But Ronnie went on to speak with practical wisdom. Replacing them all at once is slightly more expensive in materials, but saves a lot of time and trouble. Time cranking and cursing a truck that won’t start, diagnosing which plug failed (it may only be one, but you have to check all 8 regardless), time running to the parts store, time getting out tools and cleaning up. These glow plugs are about $12 each, less than $100 for a set. They should last a couple years if they’re good ones (x2 on Beru or Champion, Bosch aren’t bad; google Autolite glow plugs for horror stories).
It depends on how much you like having the hood up and how broke you are in the moment.
I need to crawl under my truck to find the spot for the block heater... check in later...
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Old 11-26-2018, 02:10 AM   #45
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[QUOTE=firebuild;299294]How cool would it be if I already had one?? How do I check this? Where am I looking? Remember, I need the "For Dummies" version of the explanation.=QUOTE]

The typical spot for the block heater is in place of the rear-most freeze plug on the passenger side, about 4” directly above the starter. To get a look at this crawl under the truck behind the passenger front tire and look above the starter for the freeze plug/electic plug. Bring a flashlight.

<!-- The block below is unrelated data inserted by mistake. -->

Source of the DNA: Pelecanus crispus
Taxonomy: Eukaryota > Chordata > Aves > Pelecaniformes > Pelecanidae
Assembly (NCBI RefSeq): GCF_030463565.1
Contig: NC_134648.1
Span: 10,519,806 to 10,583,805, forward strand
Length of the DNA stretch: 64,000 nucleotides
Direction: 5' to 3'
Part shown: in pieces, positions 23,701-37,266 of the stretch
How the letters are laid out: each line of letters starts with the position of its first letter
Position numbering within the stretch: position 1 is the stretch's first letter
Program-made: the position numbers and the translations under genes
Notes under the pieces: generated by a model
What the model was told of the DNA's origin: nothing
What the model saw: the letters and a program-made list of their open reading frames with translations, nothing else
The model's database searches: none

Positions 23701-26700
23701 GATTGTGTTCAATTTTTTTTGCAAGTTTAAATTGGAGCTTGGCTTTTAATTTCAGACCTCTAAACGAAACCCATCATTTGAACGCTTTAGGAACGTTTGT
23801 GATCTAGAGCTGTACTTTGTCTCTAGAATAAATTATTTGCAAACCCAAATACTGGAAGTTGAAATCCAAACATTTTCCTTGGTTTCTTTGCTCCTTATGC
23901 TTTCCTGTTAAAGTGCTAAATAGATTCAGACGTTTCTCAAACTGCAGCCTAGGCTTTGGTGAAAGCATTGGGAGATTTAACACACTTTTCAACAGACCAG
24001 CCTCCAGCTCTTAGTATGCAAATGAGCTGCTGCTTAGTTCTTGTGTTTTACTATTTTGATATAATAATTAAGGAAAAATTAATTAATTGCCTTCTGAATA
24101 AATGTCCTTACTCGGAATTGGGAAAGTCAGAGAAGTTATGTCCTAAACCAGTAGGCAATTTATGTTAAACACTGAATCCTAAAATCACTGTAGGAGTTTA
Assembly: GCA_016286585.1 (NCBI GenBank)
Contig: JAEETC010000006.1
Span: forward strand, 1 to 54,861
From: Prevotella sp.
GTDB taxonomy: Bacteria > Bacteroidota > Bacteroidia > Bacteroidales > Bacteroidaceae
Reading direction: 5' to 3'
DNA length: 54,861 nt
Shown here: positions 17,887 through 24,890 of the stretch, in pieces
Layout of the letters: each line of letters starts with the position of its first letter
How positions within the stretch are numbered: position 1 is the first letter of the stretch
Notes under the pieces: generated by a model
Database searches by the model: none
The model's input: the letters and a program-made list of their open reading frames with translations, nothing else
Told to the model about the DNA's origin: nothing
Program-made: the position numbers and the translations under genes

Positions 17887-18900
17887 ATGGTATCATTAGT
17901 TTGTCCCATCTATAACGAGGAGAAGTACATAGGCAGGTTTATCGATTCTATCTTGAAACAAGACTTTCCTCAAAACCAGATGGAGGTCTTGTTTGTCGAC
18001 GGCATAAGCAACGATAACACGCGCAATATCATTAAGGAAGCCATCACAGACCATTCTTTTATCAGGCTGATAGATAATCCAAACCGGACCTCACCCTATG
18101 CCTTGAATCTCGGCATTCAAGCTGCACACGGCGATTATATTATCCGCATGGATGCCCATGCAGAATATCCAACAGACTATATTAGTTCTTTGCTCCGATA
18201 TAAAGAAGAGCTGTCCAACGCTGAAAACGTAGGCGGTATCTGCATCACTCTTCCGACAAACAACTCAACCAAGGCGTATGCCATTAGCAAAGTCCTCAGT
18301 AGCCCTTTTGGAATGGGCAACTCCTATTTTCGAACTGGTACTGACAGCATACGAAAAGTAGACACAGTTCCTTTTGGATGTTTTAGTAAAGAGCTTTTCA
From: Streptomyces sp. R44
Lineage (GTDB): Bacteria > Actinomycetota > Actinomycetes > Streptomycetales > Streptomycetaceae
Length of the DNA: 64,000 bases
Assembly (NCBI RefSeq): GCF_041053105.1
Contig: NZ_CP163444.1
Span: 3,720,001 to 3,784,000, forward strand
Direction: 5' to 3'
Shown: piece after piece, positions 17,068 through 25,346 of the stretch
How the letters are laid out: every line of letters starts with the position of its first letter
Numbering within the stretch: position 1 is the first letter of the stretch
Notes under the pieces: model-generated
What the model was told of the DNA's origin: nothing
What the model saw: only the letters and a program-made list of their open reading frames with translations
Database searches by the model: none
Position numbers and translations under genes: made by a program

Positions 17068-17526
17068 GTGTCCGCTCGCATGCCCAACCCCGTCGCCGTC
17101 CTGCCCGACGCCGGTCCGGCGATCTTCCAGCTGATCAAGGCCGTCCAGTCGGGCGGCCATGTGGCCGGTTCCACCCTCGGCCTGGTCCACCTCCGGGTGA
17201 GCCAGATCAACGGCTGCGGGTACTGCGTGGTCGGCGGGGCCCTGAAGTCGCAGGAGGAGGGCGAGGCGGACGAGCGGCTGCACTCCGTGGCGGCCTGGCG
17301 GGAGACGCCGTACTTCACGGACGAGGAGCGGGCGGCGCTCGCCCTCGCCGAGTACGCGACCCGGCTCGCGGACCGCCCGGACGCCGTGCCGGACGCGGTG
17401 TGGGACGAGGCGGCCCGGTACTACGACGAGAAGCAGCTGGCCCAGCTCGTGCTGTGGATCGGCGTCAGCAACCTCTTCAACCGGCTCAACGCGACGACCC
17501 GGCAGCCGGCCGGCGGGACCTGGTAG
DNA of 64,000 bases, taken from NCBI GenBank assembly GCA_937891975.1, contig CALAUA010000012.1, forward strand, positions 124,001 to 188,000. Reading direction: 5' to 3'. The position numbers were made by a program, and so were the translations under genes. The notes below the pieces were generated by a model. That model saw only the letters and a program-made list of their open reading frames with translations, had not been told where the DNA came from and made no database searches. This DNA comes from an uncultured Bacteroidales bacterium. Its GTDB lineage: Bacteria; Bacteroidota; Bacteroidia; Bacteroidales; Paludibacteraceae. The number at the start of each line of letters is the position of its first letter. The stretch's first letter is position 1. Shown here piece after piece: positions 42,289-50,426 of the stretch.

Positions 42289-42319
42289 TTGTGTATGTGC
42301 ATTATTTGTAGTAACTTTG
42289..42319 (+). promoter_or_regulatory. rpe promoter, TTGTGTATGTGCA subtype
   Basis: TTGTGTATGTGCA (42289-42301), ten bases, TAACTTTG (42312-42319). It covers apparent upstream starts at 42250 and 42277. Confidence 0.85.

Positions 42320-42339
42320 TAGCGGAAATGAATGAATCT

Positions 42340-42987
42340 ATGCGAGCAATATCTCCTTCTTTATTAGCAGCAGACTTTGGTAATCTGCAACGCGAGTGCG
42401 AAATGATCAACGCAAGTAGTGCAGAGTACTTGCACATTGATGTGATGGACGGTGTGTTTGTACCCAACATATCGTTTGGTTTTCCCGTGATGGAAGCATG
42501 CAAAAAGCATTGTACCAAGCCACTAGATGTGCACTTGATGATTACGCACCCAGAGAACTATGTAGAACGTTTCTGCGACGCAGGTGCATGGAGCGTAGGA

You will likely get a flurry of dissenting opinions on this , but—If your engine is covered in oil you may wish to use the soapy pressure washer at the local car wash; it will make anything you subsequently do easier to see and to work on. Wear clothes you’re willing to throw away, safety glasses, and have a rag in your back pocket to wipe the glasses with. The one place NOT to spray water is into the air intake. This shouldn’t be a problem if the air filter canister is on properly, but be conscious of this area...
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Old 11-26-2018, 02:19 AM   #46
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Here is a pic of the special cord that plugs into the block heater, a lousy one of the heater above the starter with a plug connected, and a glue on oil pan heater (<$20).
Attached Images
File Type: jpg 9477FDC0-5037-4585-A8E2-9DB8705DFDC5.jpg (165.1 KB, 4 views)
File Type: jpg EBA63E62-4FDD-4CA7-9B25-1D3E04A24AAE.jpg (209.7 KB, 5 views)
File Type: jpg 6E1C34E1-F73D-41C3-85E2-9DE02F53AD78.jpg (211.3 KB, 3 views)